White lion Aurora lioness born in 2018 came to us early in 2021 as part of our Witness Protection Program.

We’d been waiting for this day for a long time.  You might even say years.

It began with over 200 big cats owned by Tiger King’s notorious Joe Exotic. Most in tiny cages, most breeding year-round to create more cubs for cub petting profit, many sold to other roadside attractions.

By the time the final seizure of big cats took place, there were only 68 big cats remaining on the property. These cats had recently been moved from Joe Exotic’s GW Zoo (taken over by Jeff and Lauren Lowe) to a new property in Thackerville, Oklahoma.

Social media posts talked about how it would be the best state-of-the-art tiger park in America. It wasn’t!

The property consisted of rent-to-own sheds and mostly small, barren cages.  Many of the cats were still in the metal 7′ x 12′ transport crates they were moved to the property in.

It took the coordination of multiple sanctuaries, the USDA and the Department of Justice to remove all 68 big cats in just 48 hours. To be efficient and as safe as possible, rescue roles and a schedule were clearly outlined beforehand.

The torrential rains the night before actually helped, hardening the long hills of a driveway to access the cats.  But it was an extremely hot day.

Jeff and Lauren Lowe were sequestered to their house, shed and driveway while the process of moving cats began.

Dozens of U.S. Marshals were onsite with trailers, UTVs, weapons and cameras to ensure safety of the rescuers during the transfer.

We agreed to take in cats we had open habitat space for.  These cats had already lived in cramped conditions their entire life.

We certainly didn’t want them to have to do it again while we built new enclosures.  Our goal was the cats we rescued could move out to large, spacious habitats as soon as their quarantine period was over.

We knew that, between all the reputable sanctuaries, all the cats would have homes. No big cat would be left behind.

Thankfully, the pickup, transport and unloading all went smoothly.  Once here, all cats had intake exams, blood work and vaccinations at our own cost. We wanted to ensure we had baseline information about their health.

We were not allowed to share their stories for fundraising while the case was active. That means, for almost a year, your support helped us cover the costs of their habitats, daily food and husbandry, enrichment and heated indoor spaces

But just like the residents you already know, these cats received the individualized care and love every resident receives – thanks to YOU!

Life at the Sanctuary

White lion Aurora had been living with her sister in a small 1100 square foot cage, most of it consisting of a suspended 2-story skywalk.

Jeff and Lauren Lowe’s social media pages show photos of when they first bought the cubs. They were having free contact with these lions, walking them on leashes, and merging them with a black jaguar.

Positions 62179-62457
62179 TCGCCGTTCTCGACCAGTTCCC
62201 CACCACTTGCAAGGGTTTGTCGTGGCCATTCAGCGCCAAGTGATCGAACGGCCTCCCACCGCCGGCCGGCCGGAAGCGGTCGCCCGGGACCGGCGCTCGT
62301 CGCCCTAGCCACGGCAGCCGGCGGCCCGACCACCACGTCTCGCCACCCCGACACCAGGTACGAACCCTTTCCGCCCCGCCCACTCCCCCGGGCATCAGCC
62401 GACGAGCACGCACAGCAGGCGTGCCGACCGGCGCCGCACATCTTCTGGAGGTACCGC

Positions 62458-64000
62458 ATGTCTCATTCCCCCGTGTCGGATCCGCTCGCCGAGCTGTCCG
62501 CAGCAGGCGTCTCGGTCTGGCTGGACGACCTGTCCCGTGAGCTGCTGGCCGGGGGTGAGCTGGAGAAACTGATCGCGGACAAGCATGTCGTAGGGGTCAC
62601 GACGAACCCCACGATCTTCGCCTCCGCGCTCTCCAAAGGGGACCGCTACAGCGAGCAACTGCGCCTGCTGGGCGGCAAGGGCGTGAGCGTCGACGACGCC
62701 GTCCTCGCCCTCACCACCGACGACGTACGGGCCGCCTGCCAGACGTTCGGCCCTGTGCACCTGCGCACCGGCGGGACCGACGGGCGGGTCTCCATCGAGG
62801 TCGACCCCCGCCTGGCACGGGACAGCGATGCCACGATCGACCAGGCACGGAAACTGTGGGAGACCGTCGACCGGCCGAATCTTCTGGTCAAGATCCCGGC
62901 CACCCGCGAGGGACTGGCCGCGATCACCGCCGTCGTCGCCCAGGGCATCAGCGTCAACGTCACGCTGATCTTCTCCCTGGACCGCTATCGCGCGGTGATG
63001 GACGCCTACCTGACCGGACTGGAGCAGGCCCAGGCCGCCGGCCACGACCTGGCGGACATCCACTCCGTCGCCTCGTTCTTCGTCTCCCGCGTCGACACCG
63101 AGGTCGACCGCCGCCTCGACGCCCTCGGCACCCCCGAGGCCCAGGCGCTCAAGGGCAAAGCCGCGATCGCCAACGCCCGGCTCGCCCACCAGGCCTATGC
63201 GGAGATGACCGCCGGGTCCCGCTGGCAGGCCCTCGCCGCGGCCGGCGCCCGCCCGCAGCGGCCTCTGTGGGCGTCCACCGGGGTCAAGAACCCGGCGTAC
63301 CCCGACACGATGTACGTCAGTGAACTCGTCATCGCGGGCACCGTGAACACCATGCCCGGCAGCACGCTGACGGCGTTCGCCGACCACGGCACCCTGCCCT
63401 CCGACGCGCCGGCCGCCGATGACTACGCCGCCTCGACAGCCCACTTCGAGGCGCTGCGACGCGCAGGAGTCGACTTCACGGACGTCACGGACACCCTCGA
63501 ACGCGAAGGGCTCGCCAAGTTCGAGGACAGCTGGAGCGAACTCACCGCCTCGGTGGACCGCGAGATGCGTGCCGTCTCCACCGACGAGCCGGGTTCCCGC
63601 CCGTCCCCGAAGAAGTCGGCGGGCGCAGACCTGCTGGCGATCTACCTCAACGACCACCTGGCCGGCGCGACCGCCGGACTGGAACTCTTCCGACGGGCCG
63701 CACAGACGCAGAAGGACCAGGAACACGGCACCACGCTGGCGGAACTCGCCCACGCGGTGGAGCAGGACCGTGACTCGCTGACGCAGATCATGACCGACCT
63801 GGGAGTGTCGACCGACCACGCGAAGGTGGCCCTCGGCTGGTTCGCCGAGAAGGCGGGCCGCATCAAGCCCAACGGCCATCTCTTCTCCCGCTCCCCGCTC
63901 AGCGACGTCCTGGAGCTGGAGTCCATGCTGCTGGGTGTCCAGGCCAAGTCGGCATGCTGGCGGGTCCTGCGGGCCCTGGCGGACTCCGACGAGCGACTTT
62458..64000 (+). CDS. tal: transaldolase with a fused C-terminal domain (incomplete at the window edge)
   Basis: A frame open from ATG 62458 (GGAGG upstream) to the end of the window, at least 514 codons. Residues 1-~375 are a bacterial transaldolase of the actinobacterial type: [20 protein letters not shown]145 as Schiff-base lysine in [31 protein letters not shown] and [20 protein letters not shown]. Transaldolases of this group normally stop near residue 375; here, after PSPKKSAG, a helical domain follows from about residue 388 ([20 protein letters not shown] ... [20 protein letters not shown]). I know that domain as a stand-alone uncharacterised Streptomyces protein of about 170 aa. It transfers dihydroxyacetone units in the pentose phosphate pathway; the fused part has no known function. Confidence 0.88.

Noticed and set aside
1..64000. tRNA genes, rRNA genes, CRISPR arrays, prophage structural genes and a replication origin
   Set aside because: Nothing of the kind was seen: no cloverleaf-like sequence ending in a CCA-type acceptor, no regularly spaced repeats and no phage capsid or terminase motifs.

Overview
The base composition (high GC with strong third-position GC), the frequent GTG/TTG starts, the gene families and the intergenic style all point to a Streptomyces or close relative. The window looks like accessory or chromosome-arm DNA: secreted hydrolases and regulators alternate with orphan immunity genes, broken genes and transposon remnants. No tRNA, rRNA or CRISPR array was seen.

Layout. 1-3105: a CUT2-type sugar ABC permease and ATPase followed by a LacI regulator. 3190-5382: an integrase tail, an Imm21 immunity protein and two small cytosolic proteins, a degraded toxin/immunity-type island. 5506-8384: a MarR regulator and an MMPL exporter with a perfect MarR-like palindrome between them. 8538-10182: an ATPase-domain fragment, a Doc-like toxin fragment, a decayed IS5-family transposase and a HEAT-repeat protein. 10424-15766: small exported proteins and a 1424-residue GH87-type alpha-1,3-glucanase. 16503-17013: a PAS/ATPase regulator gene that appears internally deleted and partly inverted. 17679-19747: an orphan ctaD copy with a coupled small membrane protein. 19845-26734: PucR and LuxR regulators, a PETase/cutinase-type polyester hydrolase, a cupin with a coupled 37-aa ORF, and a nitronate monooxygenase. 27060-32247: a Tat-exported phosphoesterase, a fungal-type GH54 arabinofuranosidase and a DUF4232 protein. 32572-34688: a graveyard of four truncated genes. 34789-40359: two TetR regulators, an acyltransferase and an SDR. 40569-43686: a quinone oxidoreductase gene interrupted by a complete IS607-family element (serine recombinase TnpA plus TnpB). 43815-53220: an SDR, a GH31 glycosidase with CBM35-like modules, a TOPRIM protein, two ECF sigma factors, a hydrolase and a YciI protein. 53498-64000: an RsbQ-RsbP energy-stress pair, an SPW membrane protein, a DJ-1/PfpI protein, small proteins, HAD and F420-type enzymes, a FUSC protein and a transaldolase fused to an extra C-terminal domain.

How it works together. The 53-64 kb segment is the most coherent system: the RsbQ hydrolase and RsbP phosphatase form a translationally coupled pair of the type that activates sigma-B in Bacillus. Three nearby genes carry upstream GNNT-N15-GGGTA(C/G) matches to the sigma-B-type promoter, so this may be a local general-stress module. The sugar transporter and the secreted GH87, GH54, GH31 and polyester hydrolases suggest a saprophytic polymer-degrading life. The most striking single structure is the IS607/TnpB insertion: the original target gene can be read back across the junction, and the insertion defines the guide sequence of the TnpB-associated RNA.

These girls have a diamond facial structure and deep inset crossed-eyes, sure signs of inbreeding. Sadly, they were bred for what humans consider “beauty,” with no concern for the genetic issues that can cause lifelong health issues for them.

Seeing these girls explore their new grassy, tree-filled, free-roaming habitat brought tears to our eyes. They explored with no hesitation at all.

These young girls are full of energy, just like our bobcat sisters Sky and Selene, but with a little less coordination.

Aurora has a more angular face with very crossed eyes.  She has already had several vet procedures to remove fast growing masses from under her tongue and on her lip.  Thankfully, they were benign.

But these growths can also be caused by a virus that can be recurring, and even life-threatening if it affects too much of the cat’s tongue.

Aurora has already undergone two procedures to remove, biopsy and monitor the growths.

She also arrived with irregular blood values, which corrected after receiving proper care. The Department of Justice did cover the out-of-pocket costs of the biopsies performed.

Nothing holds her back from playing and her favorite thing is the huge toy balls we gave the girls.  They’ve hit those balls up and down the fence so much we had to reinforce the fence!

But all this playtime is over at feeding time – they’re very assertive eaters and have to be separated for feeding.

We’re hoping we don’t see more health issues since they are inbred big cats.  Luckily, they’re now here with us where they’ll get the top notch care they deserve.

How You Can Help

Our sponsorship program is what makes top notch care possible for our residents, like Aurora. She’d love to have you as her sponsor parent!  Or even a one-time donation toward her care would help so much, too.

You’ll find buttons at the top of this page if you’d like to help Aurora in a very special way.  Thank you!